i   ≤ φR*
                           i =1                                            • Load factors and resistance factors
   • γi are load factors                                                     (γi and φi) are selected to deliver
   • Q* are reference (nominal) load                                         desired level of reliability
   • Nominal Snow and Live loads are                                       • Probability stated thus: P(Q-R>0)
   referenced as the value with a 2%
   probability of being exceeded in 1 year                                 • Level of reliability usually stated as a
   (the 50 year MRI)                                                         safety index β, where β = 0 is Q = R
                   ATC-35 / USGS Third National                                             ATC-35 / USGS Third National
           Earthquake Ground Motion Mapping Workshop                                Earthquake Ground Motion Mapping Workshop
            San Mateo, California ♦ December 7-8, 2006                               San Mateo, California ♦ December 7-8, 2006




            Third ATC-35/USGS National Earthquake Ground-Motion Mapping Workshop
                                             17-1
Harris                                                         Issue II-A: Which Return Periods Should be Selected for Design
                                                                                        and how Should They be Determined?




           Reliability Basis                                                                 Reliability Basis
                                                                                 • Nominal probabilities of failure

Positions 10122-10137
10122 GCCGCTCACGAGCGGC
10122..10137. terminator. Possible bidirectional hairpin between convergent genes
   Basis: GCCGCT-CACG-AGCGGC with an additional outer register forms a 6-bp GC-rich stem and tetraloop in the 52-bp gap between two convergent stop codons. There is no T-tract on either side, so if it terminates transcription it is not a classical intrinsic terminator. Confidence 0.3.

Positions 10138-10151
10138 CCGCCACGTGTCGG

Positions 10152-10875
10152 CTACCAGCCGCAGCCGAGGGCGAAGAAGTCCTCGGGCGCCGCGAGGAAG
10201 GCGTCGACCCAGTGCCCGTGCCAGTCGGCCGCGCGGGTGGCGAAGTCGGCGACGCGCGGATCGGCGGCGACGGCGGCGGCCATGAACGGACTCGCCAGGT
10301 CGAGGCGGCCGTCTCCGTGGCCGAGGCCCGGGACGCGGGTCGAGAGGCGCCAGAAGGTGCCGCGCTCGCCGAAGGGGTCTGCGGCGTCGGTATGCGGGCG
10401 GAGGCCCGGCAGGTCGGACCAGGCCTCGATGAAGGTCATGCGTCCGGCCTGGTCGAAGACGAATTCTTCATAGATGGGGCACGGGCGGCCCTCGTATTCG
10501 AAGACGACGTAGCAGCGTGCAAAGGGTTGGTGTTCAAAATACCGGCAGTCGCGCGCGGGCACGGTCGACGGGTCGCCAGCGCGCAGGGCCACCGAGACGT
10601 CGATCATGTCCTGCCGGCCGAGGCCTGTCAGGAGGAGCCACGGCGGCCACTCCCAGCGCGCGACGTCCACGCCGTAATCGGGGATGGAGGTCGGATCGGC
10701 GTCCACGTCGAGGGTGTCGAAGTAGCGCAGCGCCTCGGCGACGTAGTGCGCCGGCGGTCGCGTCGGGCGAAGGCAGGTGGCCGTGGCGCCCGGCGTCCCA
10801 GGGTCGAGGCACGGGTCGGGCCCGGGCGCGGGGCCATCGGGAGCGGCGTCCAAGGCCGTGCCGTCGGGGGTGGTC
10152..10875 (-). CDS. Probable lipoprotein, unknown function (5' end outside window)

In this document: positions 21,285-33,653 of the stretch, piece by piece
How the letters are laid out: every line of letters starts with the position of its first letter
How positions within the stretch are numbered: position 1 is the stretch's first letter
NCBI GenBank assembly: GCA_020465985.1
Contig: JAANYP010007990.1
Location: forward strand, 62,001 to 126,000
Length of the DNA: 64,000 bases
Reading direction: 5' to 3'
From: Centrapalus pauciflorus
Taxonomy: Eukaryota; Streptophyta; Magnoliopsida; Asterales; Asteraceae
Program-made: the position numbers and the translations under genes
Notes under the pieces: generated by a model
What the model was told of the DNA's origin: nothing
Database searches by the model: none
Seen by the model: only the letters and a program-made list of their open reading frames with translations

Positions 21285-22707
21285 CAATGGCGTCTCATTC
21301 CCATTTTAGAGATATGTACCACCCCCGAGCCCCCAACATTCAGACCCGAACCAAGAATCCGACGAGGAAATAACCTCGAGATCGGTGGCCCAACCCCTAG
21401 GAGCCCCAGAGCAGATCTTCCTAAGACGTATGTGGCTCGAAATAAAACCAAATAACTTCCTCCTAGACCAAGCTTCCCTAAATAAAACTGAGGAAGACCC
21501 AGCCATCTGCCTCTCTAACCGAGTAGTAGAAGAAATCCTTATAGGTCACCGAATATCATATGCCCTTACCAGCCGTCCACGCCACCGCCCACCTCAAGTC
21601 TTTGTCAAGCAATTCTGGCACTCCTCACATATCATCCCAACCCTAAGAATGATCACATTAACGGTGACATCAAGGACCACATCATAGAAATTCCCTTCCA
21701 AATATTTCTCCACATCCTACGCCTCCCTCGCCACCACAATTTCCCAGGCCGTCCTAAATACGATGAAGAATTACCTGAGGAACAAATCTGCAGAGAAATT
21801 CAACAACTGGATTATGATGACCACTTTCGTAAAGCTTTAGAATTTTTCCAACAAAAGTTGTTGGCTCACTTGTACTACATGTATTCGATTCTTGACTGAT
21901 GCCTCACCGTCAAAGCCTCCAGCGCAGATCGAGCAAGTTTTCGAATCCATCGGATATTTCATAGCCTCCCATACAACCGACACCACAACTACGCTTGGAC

• β represents the number of standard                                            represented by values of β:
    deviations away from the mean
                                                                                    0        1             2            3             3.5      4
  • General targets for β:                                                          0.5      0.159         0.0228       0.00135       0.000233 3.17E-05
      Bridges:   3.5
      Buildings:                                                                 • Reasonable approximation is 0.1%
                       Limit State            Ductile Brittle                      chance of failure in the reference
                       Local                  3.0        3.5                       period (50 years for typical
                       Widespread             3.5        4.0                       structures), thus 2 x 10-5 per year
                                                                                   (1/50,000 per year)
                   ATC-35 / USGS Third National                                                      ATC-35 / USGS Third National
           Earthquake Ground Motion Mapping Workshop                                         Earthquake Ground Motion Mapping Workshop
            San Mateo, California ♦ December 7-8, 2006                                        San Mateo, California ♦ December 7-8, 2006




           Reliability Level                                                                         Wind Load
• How real are nominal probabilities?                                            • Reference wind load is not the 50
    Truly rare events not well captured by                                         year MRI load
    common statistics; e.g. accidental deaths
    due to structural failures probably thrown                                   • W* .=. 500 year wind load / load
    in “all other” category                                                        factor, which is derived from a wind